What is SoloSuit?

SoloSuit makes it easy to respond to a debt collection lawsuit.

How it works: SoloSuit is a step-by-step web-app that asks you all the necessary questions to complete your answer. Upon completion, you can either print the completed forms and mail in the hard copies to the courts or you can pay SoloSuit to file it for you and to have an attorney review the document.

Respond with SoloSuit

"First time getting sued by a debt collector and I was searching all over YouTube and ran across SoloSuit, so I decided to buy their services with their attorney reviewed documentation which cost extra but it was well worth it! SoloSuit sent the documentation to the parties and to the court which saved me time from having to go to court and in a few weeks the case got dismissed!" – James


Get Started


>>Read the FastCompany article: Debt Lawsuits Are Complicated: This Website Makes Them Simpler To Navigate

>>Read the NPR story on SoloSuit: A Student Solution To Give Utah Debtors A Fighting Chance

How to answer a summons for debt collection in your state

Here's a list of guides for other states.

All 50 states.

Guides on how to beat every debt collector

Being sued by a different debt collector? We're making guides on how to beat each one.

Win against credit card companies

Is your credit card company suing you? Learn how you can beat each one.

Going to Court for Credit Card Debt — Key Tips

How to Negotiate Credit Card Debts

How to Settle a Credit Card Debt Lawsuit — Ultimate Guide

Get answers to these FAQs

Need more info on statutes of limitations? Read our 50-state guide.

Why do debt collectors block their phone numbers?

How long do debt collectors take to respond to debt validation letters?

What are the biggest debt collector companies in the US?

Is Zombie Debt Still a Problem in 2019?

SoloSuit FAQ

If a car is repossessed, do I still owe the debt?

Is Portfolio Recovery Associates Legit?

Is There a Judgment Against Me Without my Knowledge?

Should I File Bankruptcy Before or After a Judgment?

What is a default judgment?— What do I do?

Summoned to Court for Medical Bills — What Do I Do?

What Happens If Someone Sues You and You Have No Money?

What Happens If You Never Answer Debt Collectors?

What Happens When a Debt Is Sold to a Collection Agency

What is a Stipulated Judgment?

What is the Deadline for a Defendant's Answer to Avoid a Default Judgment?

Can a Judgement Creditor Take my Car?

Can I Settle a Debt After Being Served?

Can I Stop Wage Garnishment?

Can You Appeal a Default Judgement?

Do I Need a Debt Collection Defense Attorney?

Do I Need a Payday Loans Lawyer?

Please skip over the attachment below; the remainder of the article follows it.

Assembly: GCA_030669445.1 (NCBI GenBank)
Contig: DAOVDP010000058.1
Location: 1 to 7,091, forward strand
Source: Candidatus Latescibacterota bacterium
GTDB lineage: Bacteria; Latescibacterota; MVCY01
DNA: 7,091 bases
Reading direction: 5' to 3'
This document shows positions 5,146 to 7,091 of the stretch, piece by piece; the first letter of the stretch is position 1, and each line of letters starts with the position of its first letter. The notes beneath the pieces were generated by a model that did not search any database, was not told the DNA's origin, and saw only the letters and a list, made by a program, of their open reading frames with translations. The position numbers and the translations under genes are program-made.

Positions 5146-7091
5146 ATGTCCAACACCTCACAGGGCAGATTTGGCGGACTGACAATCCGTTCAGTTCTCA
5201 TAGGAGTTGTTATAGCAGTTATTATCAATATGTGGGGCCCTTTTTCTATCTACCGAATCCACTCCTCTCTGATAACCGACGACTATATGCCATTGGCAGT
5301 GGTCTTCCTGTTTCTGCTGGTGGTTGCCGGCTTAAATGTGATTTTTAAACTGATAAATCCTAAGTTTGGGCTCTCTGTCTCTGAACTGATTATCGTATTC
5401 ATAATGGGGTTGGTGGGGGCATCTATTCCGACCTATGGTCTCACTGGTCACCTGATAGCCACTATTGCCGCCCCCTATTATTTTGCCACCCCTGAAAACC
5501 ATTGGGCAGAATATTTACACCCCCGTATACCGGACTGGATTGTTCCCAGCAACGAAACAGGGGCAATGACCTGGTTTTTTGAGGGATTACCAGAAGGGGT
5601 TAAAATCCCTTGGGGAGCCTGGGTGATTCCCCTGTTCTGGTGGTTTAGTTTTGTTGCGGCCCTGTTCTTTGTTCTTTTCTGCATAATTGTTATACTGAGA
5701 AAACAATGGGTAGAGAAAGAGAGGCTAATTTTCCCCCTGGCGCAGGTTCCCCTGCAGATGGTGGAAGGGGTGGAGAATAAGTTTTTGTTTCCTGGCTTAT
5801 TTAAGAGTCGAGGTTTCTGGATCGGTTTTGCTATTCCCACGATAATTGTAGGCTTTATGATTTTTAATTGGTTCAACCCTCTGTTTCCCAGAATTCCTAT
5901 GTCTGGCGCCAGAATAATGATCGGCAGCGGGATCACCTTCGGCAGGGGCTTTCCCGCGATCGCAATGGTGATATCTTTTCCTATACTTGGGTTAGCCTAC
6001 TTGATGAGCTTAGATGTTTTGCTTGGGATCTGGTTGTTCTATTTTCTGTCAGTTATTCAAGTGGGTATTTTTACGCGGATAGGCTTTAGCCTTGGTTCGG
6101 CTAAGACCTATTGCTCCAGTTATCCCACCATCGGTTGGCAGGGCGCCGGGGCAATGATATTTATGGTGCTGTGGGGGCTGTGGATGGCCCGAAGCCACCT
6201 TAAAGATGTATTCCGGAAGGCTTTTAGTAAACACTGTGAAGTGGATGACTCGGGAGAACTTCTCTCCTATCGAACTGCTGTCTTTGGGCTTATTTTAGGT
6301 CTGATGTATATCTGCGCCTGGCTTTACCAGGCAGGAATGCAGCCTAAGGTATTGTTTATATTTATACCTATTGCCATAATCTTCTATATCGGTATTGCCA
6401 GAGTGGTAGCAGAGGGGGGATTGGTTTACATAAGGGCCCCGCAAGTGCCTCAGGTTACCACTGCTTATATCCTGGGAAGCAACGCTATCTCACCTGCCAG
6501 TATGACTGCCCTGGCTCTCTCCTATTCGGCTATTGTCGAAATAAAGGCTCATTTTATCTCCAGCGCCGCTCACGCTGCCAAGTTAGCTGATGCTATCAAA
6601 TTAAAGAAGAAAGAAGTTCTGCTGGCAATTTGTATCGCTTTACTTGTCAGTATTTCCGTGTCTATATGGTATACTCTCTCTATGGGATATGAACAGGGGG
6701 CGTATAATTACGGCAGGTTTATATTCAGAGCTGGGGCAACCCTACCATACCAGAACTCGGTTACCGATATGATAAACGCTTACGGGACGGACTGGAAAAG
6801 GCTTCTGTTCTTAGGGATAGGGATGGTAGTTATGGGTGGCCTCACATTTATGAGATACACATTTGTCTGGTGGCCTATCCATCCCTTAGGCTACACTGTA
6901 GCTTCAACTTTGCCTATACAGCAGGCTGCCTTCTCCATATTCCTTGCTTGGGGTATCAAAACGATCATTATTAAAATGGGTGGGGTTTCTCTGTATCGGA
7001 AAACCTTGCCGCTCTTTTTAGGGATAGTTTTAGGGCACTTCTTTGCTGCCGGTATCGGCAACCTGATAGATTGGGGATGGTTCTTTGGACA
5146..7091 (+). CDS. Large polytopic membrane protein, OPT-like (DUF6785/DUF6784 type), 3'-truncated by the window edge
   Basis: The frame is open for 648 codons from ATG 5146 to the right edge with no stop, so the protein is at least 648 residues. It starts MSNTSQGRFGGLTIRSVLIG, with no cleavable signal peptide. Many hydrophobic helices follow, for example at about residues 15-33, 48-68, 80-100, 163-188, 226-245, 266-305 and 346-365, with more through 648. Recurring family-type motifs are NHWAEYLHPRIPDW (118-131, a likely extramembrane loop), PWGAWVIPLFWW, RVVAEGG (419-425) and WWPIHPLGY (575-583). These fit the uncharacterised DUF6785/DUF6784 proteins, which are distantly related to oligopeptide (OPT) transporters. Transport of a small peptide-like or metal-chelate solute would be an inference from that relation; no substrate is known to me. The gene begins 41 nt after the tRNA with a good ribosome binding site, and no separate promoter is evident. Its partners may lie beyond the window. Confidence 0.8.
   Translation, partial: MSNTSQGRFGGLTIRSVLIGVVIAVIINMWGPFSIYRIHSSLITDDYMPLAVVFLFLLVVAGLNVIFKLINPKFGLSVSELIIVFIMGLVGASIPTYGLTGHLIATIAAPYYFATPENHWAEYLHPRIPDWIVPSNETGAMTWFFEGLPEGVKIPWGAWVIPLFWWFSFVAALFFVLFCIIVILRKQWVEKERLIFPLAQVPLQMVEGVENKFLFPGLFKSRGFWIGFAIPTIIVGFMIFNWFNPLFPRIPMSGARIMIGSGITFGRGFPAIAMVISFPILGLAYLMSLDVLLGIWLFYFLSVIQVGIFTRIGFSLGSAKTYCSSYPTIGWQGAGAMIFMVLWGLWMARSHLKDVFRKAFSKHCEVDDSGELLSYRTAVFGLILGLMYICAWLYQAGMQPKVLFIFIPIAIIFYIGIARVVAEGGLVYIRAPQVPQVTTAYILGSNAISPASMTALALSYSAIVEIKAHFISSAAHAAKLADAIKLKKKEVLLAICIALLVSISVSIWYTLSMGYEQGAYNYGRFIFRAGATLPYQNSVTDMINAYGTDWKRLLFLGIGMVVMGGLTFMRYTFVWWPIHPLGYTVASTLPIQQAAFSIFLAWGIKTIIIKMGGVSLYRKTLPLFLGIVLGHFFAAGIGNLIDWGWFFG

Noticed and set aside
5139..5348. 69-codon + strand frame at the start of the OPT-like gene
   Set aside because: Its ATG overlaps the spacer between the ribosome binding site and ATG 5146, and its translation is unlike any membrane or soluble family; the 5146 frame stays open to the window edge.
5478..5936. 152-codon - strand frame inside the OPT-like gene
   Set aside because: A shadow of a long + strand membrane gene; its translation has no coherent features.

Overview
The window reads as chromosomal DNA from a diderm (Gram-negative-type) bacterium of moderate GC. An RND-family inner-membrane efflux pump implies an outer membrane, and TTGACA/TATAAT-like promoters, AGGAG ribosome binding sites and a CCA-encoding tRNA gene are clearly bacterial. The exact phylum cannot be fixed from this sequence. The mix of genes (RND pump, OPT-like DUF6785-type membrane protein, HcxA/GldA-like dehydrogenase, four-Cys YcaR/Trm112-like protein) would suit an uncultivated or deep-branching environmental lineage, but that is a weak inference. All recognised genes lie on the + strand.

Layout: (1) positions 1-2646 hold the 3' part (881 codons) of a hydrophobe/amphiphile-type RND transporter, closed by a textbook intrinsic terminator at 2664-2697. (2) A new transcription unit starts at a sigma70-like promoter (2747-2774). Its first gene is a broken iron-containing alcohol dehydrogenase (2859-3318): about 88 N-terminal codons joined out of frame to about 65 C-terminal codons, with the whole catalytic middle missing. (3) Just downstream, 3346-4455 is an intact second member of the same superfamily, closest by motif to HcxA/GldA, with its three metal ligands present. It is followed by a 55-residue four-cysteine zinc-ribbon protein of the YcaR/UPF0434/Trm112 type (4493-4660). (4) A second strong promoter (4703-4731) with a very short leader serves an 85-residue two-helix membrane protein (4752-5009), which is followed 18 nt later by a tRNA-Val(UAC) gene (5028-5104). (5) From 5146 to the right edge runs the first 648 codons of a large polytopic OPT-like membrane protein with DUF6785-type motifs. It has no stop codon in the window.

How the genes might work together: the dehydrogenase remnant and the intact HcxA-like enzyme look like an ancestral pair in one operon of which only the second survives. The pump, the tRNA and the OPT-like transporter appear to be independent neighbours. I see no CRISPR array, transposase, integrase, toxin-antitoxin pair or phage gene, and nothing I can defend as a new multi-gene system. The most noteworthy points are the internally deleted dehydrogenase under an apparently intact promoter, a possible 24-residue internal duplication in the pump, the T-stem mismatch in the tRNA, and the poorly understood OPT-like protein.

Do student loans go away after 7 years? — Student Loan Debt Guide

Am I Responsible for My Spouse's Medical Debt?

Should I Marry Someone With Debt?

Can a Debt Collector Leave a Voicemail?

How Does Debt Assignment Work?

What Happens If a Defendant Does Not Pay a Judgment?

How Does Debt Assignment Work?

Can You Serve Someone with a Collections Lawsuit at Their Work?

What Is a Warrant in Debt?

How Many Times Can a Judgment be Renewed in Oklahoma?

Can an Eviction Be Reversed?

Does Debt Consolidation Have Risks?

What Happens If You Avoid Getting Served Court Papers?

Does Student Debt Die With You?

Can Debt Collectors Call You at Work in Texas?

How Much Do You Have to Be in Debt to File for Chapter 7?

What Is the Statute of Limitations on Debt in Washington?

How Long Does a Judgment Last?

Can Private Disability Payments Be Garnished?

Can Debt Collectors Call From Local Numbers?

Does the Fair Credit Reporting Act Work in Florida?

The Truth: Should You Never Pay a Debt Collection Agency?

Should You Communicate with a Debt Collector in Writing or by Telephone?

Do I Need a Debt Negotiator?

What Happens After a Motion for Default Is Filed?

Can a Process Server Leave a Summons Taped to My Door?

Learn More With These Additional Resources:

Need help managing your finances? Check out these resources.

How to Make a Debt Validation Letter - The Ultimate Guide

How to Make a Motion to Compel Arbitration Without an Attorney

How to Stop Wage Garnishment — Everything You Need to Know

How to File an FDCPA Complaint Against Your Debt Collector (Ultimate Guide)

Defending Yourself in Court Against a Debt Collector

Tips on you can to file an FDCPA lawsuit against a debt collection agency

Advice on how to answer a summons for debt collection.

Effective strategies for how to get back on track after a debt lawsuit

New Hampshire Statute of Limitations on Debt

Sample Cease and Desist Letter Against Debt Collectors

The Ultimate Guide to Responding to a Debt Collection Lawsuit in Utah

West Virginia Statute of Limitations on Debt

What debt collectors cannot do — FDCPA explained

Defending Yourself in Court Against Debt Collector

How to Liquidate Debt

Arkansas Statute of Limitations on Debt

You're Drowning in Debt — Here's How to Swim

Help! I'm Being Sued by My Debt Collector

How to Make a Motion to Vacate Judgment

How to Answer Summons for Debt Collection in Vermont

North Dakota Statute of Limitations on Debt

ClearPoint Debt Management Review

Indiana Statute of Limitations on Debt

Oregon Eviction Laws - What They Say

CuraDebt Debt Settlement Review

How to Write a Re-Aging Debt Letter

How to Appear in Court by Phone

How to Use the Doctrine of Unclean Hands

Debt Consolidation in Eugene, Oregon

Summoned to Court for Medical Bills? What to Do Next

How to Make a Debt Settlement Agreement

Received a 3-Day Eviction Notice? Here's What to Do

How to Answer a Lawsuit for Debt Collection

Tips for Leaving the Country With Unpaid Credit Card Debt

Kansas Statute of Limitations on Debt Collection

How to File in Small Claims Court in Iowa

How to File a Civil Answer in Kings County Supreme Court

Roseland Associates Debt Consolidation Review

How to Stop a Garnishment

Debt Eraser Review